Although, for obvious ethical reasons, randomly exposing people to SARS-CoV-2 versus placebo is not possible, leveraging large-scale observational data and advances in causal inference methodologies to emulate a target trial are indeed feasible and should be actively pursued. The target trial emulation approach might be especially helpful to approximate—by design—a matched comparison between people with COVID-19 and non-infected controls, and estimate the causal effects of COVID-19 exposure.

A trial emulation approach would first specify the causal question and lay out the protocol components of the ideal randomised trial that—if conducted—would randomise exposure and answer the causal question. This step would be then followed by specification of the emulation strategy including specification of the target population, eligibility (inclusion and exclusion) criteria, follow up, outcome, causal estimate, and a detailed analysis plan to estimate the causal contrast of interest.

Although conceptualisation of an infection as a treatment in a randomised controlled trial might be perceived as unusual, the target trial emulation approach will further elevate the scientific rigor of large epidemiological analyses and enhance the ability to infer the causal long-term health effects of SARS-CoV-2 infection.

Additionally, prospective controlled studies with detailed assessment of pre-COVID-19 health status and protocolised longitudinal health assessments are also useful to characterise the health trajectories of people with SARS-CoV-2 infection. Although, these studies might be less powered because they generally include far fewer participants than large observational studies.

Robust research agendas to better understand long COVID (and all its components including the increased risk of diabetes), prevent it, and treat it are urgently needed. Several pressing strategic considerations and research questions will need to be answered in the near future (panel).


Strategic considerations and urgent research priorities to address knowledge gaps in long COVID and more broadly infection-associated chronic illnesses

Strategic considerations for governments to address the challenge of long COVID and to prepare for future pandemics

  • Prioritise research funding of post-viral and infection-associated chronic illnesses
  • Investment in real-world data systems that integrate a broad array of data sources and leverage advanced methodologies in causal inference is needed to address in near real-time major knowledge gaps and to devise public health policies
  • Surveillance systems for infectious diseases must incorporate longitudinal surveillance with appropriate controls to monitor for development of post-acute and chronic sequelae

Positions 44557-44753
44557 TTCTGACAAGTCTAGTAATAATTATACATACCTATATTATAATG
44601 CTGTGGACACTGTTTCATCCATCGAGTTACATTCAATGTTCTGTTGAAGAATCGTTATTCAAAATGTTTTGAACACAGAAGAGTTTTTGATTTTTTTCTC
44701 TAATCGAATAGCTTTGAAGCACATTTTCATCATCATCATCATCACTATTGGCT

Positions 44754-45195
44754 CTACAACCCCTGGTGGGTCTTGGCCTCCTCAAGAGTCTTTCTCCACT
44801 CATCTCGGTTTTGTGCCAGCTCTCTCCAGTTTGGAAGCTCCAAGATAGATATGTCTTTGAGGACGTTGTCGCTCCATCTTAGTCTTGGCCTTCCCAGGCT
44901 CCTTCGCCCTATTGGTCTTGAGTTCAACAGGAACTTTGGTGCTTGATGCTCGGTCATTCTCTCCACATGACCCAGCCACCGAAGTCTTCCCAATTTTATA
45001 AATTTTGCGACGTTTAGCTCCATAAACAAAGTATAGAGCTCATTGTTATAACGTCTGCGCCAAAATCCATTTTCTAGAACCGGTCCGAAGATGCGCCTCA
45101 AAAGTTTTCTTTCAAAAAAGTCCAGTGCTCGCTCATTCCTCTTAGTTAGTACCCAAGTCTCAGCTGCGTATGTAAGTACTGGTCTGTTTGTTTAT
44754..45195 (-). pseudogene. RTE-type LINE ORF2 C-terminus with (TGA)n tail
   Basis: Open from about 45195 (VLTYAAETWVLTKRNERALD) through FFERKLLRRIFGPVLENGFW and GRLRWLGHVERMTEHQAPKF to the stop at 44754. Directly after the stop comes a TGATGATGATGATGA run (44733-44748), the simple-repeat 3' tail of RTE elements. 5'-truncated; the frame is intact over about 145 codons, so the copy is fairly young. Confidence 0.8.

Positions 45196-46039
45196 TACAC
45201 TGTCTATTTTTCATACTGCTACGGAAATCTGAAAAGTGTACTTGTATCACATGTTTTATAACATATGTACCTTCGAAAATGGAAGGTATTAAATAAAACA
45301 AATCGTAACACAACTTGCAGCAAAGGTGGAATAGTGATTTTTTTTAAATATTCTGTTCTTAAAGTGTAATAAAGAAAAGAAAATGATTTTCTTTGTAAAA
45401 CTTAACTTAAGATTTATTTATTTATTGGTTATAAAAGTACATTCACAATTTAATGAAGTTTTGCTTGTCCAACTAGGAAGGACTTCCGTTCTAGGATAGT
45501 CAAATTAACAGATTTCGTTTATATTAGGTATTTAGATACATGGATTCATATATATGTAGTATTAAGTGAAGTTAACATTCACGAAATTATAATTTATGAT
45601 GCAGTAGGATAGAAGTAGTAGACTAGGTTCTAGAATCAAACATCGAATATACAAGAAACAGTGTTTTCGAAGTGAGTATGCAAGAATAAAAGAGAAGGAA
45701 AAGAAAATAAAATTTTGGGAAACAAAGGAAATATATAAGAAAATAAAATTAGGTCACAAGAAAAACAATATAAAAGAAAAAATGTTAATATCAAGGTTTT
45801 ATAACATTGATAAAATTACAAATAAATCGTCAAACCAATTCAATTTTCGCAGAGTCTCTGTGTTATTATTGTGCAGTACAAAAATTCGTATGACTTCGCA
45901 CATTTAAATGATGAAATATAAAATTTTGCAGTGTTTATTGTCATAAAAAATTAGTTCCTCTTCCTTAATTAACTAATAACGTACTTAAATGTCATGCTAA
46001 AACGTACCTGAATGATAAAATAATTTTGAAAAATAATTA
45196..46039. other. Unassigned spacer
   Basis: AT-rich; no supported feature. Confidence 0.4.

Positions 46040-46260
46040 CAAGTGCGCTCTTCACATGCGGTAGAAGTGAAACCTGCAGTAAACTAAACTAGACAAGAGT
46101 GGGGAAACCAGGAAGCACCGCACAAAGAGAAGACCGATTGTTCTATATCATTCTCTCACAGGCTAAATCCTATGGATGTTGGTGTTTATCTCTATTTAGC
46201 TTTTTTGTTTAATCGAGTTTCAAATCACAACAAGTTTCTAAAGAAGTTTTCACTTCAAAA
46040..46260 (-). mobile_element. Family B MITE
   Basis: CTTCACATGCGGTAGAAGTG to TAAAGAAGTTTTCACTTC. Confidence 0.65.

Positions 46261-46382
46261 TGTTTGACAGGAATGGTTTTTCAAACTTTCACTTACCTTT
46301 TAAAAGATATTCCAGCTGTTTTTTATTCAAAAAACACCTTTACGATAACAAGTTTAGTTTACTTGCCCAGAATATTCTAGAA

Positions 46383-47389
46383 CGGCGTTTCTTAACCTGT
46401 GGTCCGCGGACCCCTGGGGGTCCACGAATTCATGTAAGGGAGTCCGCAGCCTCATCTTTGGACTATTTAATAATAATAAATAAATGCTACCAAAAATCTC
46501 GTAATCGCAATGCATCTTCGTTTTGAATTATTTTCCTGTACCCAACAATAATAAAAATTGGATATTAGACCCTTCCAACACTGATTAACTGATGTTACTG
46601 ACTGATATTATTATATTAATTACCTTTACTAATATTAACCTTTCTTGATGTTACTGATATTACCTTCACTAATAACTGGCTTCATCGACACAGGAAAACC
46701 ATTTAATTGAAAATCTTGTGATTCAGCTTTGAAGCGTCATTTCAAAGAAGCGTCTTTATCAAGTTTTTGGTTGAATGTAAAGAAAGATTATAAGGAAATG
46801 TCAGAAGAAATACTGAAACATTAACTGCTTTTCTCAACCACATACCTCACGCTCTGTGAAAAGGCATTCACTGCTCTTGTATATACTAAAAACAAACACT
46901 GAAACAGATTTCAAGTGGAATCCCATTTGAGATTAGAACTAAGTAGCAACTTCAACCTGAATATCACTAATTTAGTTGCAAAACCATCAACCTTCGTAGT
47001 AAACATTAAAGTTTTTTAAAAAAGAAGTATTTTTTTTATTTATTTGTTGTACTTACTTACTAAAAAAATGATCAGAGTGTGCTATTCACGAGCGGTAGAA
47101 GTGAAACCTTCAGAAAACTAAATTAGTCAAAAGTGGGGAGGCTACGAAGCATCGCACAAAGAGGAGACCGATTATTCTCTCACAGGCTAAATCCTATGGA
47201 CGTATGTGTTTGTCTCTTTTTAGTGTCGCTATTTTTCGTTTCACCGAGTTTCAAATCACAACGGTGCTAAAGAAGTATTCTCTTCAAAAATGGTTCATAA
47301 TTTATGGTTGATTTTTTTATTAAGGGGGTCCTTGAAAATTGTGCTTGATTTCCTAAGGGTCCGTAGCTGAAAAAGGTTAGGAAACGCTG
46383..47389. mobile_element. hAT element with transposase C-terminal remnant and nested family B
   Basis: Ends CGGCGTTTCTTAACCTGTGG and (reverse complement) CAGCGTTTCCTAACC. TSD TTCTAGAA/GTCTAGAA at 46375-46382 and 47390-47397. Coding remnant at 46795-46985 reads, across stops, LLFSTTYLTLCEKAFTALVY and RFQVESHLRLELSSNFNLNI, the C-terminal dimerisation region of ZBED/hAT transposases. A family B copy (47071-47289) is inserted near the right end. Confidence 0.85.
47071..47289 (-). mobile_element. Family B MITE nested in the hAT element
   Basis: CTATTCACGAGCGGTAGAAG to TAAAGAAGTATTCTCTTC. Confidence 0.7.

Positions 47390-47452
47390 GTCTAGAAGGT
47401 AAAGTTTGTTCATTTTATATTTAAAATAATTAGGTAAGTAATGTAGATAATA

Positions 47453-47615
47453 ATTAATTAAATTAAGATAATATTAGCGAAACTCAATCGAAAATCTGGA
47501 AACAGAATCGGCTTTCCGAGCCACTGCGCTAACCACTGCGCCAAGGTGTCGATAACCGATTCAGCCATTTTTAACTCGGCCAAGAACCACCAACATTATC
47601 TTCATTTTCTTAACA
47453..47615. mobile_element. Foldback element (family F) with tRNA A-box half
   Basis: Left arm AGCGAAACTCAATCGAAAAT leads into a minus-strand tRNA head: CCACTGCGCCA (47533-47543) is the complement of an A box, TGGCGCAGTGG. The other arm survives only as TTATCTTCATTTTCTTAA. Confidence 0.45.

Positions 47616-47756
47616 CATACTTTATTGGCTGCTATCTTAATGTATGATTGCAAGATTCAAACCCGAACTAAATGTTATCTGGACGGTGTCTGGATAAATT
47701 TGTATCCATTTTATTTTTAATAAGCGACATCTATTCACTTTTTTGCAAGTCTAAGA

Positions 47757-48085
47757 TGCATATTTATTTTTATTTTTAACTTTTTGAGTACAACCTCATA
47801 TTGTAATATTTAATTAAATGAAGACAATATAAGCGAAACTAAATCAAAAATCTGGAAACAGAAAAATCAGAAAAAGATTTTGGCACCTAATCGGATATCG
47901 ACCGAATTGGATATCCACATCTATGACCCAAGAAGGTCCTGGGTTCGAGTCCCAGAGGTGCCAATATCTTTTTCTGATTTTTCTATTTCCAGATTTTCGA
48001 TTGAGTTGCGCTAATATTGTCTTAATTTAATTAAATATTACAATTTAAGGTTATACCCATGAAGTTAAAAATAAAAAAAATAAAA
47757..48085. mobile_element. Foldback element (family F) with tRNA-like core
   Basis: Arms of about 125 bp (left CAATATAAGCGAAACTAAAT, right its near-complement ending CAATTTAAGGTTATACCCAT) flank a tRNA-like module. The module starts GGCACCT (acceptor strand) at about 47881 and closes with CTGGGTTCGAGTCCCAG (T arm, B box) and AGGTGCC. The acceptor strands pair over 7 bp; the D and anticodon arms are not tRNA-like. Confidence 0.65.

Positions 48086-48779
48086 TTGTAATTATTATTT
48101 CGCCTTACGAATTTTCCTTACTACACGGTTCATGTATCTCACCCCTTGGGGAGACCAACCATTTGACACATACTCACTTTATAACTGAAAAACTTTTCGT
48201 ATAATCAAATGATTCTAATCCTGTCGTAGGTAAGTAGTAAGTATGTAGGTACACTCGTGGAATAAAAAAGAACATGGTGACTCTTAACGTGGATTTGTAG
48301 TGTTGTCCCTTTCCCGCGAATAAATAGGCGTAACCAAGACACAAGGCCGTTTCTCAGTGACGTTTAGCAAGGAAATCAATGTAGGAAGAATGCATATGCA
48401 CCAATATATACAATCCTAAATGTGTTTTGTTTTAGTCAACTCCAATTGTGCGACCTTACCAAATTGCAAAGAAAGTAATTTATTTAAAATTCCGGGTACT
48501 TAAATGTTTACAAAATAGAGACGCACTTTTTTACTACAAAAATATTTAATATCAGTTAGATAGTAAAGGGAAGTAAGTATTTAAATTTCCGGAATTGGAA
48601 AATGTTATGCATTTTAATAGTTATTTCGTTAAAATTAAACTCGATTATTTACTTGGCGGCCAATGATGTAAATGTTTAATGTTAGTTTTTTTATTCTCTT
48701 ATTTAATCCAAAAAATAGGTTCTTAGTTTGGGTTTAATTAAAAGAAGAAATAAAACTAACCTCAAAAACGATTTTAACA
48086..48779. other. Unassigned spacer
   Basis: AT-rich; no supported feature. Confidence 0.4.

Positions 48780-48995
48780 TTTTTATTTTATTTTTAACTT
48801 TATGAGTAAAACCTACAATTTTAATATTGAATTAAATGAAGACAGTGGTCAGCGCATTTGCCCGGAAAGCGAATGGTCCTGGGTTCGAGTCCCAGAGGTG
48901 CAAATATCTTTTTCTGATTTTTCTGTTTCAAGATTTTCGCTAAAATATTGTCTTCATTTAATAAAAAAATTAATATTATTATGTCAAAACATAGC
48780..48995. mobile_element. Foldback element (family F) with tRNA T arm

Urgent research priorities

  • Experimental studies to elucidate the biological mechanisms of diabetes following SARS-CoV-2 infection and other viral infections
  • Large well-powered prospective cohort studies with carefully curated controls, adaptive design (to dynamically adapt to the changes in the pandemic) and robust assessment of health status at regular time intervals after infection
  • Studies integrating both protocolised prospective collection of health information and routinely collected health data (eg, from wearable health trackers, electronic health records, and other data sources)
  • Studies evaluating genetic, environmental, and other susceptibility factors of post-viral disease (including risk of diabetes after SARS-CoV-2 infection)
  • Studies with both historical controls (pre-pandemic era) and contemporary (pandemic era) controls that disentangle the effects of the pandemic (effects of lockdowns and behavioural, environmental, and other changes) from those of SARS-CoV-2 infection on the epidemiology of diabetes
  • Long-term comparative analyses of the risks of diabetes following SARS-CoV-2 versus other viral infections (eg, seasonal influenza) would help contextualise the risk of diabetes following SARS-CoV-2 within the broader post-viral condition
  • Longitudinal studies to understand health trajectories and outcomes of people with diabetes following COVID-19, including response to treatment, health resource use, and downstream health outcomes
  • Studies looking at whether antivirals or other therapeutics during the acute or post-acute phase of COVID-19 reduce the risk of diabetes (or other post-acute sequelae)
  • Longer term studies to determine if diabetes and other cardiometabolic sequelae in people with COVID-19 might remit with time or whether they morph into chronic conditions
  • Studies evaluating the effect of SARS-CoV-2 variants (and subvariants) and new vaccines and boosters as well as the effect of repeated infections on the epidemiology on post-acute sequelae including diabetes
  • The effect of new onset diabetes (and other chronic diseases) on health systems, the economy, and society at large

The broad implications of SARS-CoV-2 infection on human health are becoming increasingly clear. Before the pandemic, the global burden of diabetes was high and rising; the possible increased incidence of diabetes due to the pandemic could further compound the already staggering pre-pandemic burden. In turn, this could lead to substantial ramifications on health systems, health-care costs, life expectancy and economic indicators such as employment and labour participation. More broadly, the multifaceted long-term consequences of SARS-CoV-2 infection (including the risk of diabetes) should be reflected in the global discussion about non-communicable diseases.
Long after the pandemic ends (and we must admit that it has not yet ended), millions of people around the world will still bear its scars. Chronic conditions, including diabetes, require lifelong care and can affect people’s lives, livelihood, the economy, and societal wellbeing. A silverlining of this pandemic is the opportunity to more broadly understand the post-viral condition, which has been marginalised and understudied for more than a century. Long COVID, including the possible burden of diabetes, must be further investigated, understood and considered in every health-care and health policy decision we make now and going forward.